Great Golf Tips For Kids Starting Out

We tend to mostly see adults playing golf, but that doesn’t mean that people of all ages can’t participate. In fact, golf is arguably one of the better sports for kids to give a try, partly because there’s less pressure than a team-based game, but also because it’s much safer than something like rugby.

Starting out with the game for the first time, a younger kid might become frustrated, especially if they are battling to pick up certain skills while playing. Find out how to make the game more appealing to children that might want to play, as well as how to make golf easier for them.

1. The Right Gear

One of the problems that many kids face right off the bat is not having the correct equipment to play with. They might be given a club, for example, that’s too long and too heavy, making it that much more difficult for them to make any decent shots.

A heavier club might mean that they are swinging at the bottom of the ball rather than connecting dead centre, throwing off their shots by a wide margin. A similar thing can happen when they are trying to play with a club that’s too long. Taking the time and finding appropriately sized equipment for them can make a world of difference in how quickly they are able to pick up the game.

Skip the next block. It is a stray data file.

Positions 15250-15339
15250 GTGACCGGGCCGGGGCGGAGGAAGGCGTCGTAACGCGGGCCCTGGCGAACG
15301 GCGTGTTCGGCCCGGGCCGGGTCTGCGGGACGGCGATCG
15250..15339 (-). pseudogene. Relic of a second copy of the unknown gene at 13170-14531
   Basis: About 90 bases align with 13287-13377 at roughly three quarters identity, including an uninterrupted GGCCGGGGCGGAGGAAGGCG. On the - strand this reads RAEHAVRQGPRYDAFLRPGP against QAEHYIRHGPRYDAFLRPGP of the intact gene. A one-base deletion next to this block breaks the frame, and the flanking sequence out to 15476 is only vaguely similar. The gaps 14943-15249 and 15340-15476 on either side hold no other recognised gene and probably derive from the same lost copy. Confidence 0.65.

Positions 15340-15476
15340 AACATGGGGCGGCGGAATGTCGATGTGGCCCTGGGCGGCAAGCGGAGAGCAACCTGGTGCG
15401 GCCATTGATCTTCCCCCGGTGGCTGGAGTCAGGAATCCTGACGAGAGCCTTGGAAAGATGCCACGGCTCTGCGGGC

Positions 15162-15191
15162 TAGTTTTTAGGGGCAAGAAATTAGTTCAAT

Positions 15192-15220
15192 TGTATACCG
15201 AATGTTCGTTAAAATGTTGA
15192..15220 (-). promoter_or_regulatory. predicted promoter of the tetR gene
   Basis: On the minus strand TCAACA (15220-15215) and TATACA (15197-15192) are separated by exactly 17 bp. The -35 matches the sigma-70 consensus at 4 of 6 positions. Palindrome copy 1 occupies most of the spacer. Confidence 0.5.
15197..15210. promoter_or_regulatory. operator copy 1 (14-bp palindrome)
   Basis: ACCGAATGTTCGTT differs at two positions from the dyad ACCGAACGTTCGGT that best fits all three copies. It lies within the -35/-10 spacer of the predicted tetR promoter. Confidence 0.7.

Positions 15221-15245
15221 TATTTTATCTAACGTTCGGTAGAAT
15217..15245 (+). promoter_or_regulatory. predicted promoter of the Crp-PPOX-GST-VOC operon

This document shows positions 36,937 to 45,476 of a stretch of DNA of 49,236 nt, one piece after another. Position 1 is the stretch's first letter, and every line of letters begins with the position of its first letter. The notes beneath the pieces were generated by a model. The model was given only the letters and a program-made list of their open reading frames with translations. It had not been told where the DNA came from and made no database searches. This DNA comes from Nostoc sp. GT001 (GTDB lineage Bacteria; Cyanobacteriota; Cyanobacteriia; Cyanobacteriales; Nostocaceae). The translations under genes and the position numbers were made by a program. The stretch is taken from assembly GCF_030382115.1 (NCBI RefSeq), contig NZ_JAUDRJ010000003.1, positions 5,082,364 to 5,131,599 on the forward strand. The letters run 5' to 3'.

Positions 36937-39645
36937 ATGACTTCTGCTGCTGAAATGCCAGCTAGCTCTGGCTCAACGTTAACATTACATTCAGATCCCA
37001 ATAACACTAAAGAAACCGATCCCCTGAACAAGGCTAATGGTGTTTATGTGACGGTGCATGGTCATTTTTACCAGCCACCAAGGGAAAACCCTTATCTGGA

2. Communication Can Help

It doesn’t help a child how to learn when their elder talks down on them. It’s important for the parent or instructor to try and meet the child on their level, while also making them feel free to ask questions about what they are doing.

Negative reinforcement, such as shouting at them when they make a mistake, will only make them resent the game and wish to no longer play it. Children are incredibly quick to pick up new skills, but only when they are in an environment where they feel safe to make mistakes and learn from them. It can also help to simplify some of the more technical terms in the game to help the child develop a better grasp of what they mean and how to properly navigate the terms while playing.

3. Listen To Their Feedback

It can make all the difference to stop and listen to the feedback of the kid throughout their time playing. Maybe they’re really enjoying themselves and want to voice it, or maybe they’ve become frustrated and want to take a break. It’s easy enough to dismiss what they say much of the time, but it adds barrier so to their learning ability when what they say is not taken seriously enough.

4. Teach Through Action

There’s nothing easier than standing aside and explaining what’s right and what’s wrong, but actually engaging on a physical level can often help the child learn faster and with greater understanding. This means diving in alongside and playing with them; showing how certain elements of the game work as well as some useful tricks to keep them interested. And when you’re done you can relax and play at, knowing that you did your best for them.